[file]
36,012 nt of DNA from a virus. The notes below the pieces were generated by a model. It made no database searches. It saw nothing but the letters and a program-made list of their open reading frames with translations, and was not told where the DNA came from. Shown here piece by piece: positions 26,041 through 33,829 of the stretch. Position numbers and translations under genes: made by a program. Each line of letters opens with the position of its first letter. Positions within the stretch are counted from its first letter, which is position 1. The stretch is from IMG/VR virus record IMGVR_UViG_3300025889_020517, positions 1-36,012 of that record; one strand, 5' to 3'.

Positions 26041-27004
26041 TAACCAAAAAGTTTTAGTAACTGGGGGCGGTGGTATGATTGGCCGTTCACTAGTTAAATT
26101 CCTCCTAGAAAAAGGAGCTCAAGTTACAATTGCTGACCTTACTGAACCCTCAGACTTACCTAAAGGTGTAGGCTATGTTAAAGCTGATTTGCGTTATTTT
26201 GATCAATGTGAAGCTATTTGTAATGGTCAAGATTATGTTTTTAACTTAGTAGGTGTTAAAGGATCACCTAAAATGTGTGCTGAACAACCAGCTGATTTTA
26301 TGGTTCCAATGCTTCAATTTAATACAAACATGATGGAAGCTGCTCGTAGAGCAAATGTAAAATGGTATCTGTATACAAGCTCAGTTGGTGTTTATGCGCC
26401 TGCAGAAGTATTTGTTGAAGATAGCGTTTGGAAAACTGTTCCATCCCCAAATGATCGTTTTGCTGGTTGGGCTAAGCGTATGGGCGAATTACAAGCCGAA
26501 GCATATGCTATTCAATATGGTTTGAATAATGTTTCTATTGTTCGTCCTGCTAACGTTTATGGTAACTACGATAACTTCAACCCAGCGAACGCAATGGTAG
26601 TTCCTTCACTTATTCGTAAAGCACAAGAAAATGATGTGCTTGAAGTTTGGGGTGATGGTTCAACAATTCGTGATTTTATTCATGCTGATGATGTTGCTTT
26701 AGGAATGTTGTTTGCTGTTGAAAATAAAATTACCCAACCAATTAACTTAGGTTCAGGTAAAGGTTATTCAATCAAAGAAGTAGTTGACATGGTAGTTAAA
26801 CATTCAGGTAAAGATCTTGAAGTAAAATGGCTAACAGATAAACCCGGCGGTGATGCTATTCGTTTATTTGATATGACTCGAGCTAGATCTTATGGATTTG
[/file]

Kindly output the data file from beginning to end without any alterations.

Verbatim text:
36,012 nt of DNA from a virus. The notes below the pieces were generated by a model. It made no database searches. It saw nothing but the letters and a program-made list of their open reading frames with translations, and was not told where the DNA came from. Shown here piece by piece: positions 26,041 through 33,829 of the stretch. Position numbers and translations under genes: made by a program. Each line of letters opens with the position of its first letter. Positions within the stretch are counted from its first letter, which is position 1. The stretch is from IMG/VR virus record IMGVR_UViG_3300025889_020517, positions 1-36,012 of that record; one strand, 5' to 3'.

Positions 26041-27004
26041 TAACCAAAAAGTTTTAGTAACTGGGGGCGGTGGTATGATTGGCCGTTCACTAGTTAAATT
26101 CCTCCTAGAAAAAGGAGCTCAAGTTACAATTGCTGACCTTACTGAACCCTCAGACTTACCTAAAGGTGTAGGCTATGTTAAAGCTGATTTGCGTTATTTT
26201 GATCAATGTGAAGCTATTTGTAATGGTCAAGATTATGTTTTTAACTTAGTAGGTGTTAAAGGATCACCTAAAATGTGTGCTGAACAACCAGCTGATTTTA
26301 TGGTTCCAATGCTTCAATTTAATACAAACATGATGGAAGCTGCTCGTAGAGCAAATGTAAAATGGTATCTGTATACAAGCTCAGTTGGTGTTTATGCGCC
26401 TGCAGAAGTATTTGTTGAAGATAGCGTTTGGAAAACTGTTCCATCCCCAAATGATCGTTTTGCTGGTTGGGCTAAGCGTATGGGCGAATTACAAGCCGAA
26501 GCATATGCTATTCAATATGGTTTGAATAATGTTTCTATTGTTCGTCCTGCTAACGTTTATGGTAACTACGATAACTTCAACCCAGCGAACGCAATGGTAG
26601 TTCCTTCACTTATTCGTAAAGCACAAGAAAATGATGTGCTTGAAGTTTGGGGTGATGGTTCAACAATTCGTGATTTTATTCATGCTGATGATGTTGCTTT
26701 AGGAATGTTGTTTGCTGTTGAAAATAAAATTACCCAACCAATTAACTTAGGTTCAGGTAAAGGTTATTCAATCAAAGAAGTAGTTGACATGGTAGTTAAA
26801 CATTCAGGTAAAGATCTTGAAGTAAAATGGCTAACAGATAAACCCGGCGGTGATGCTATTCGTTTATTTGATATGACTCGAGCTAGATCTTATGGATTTG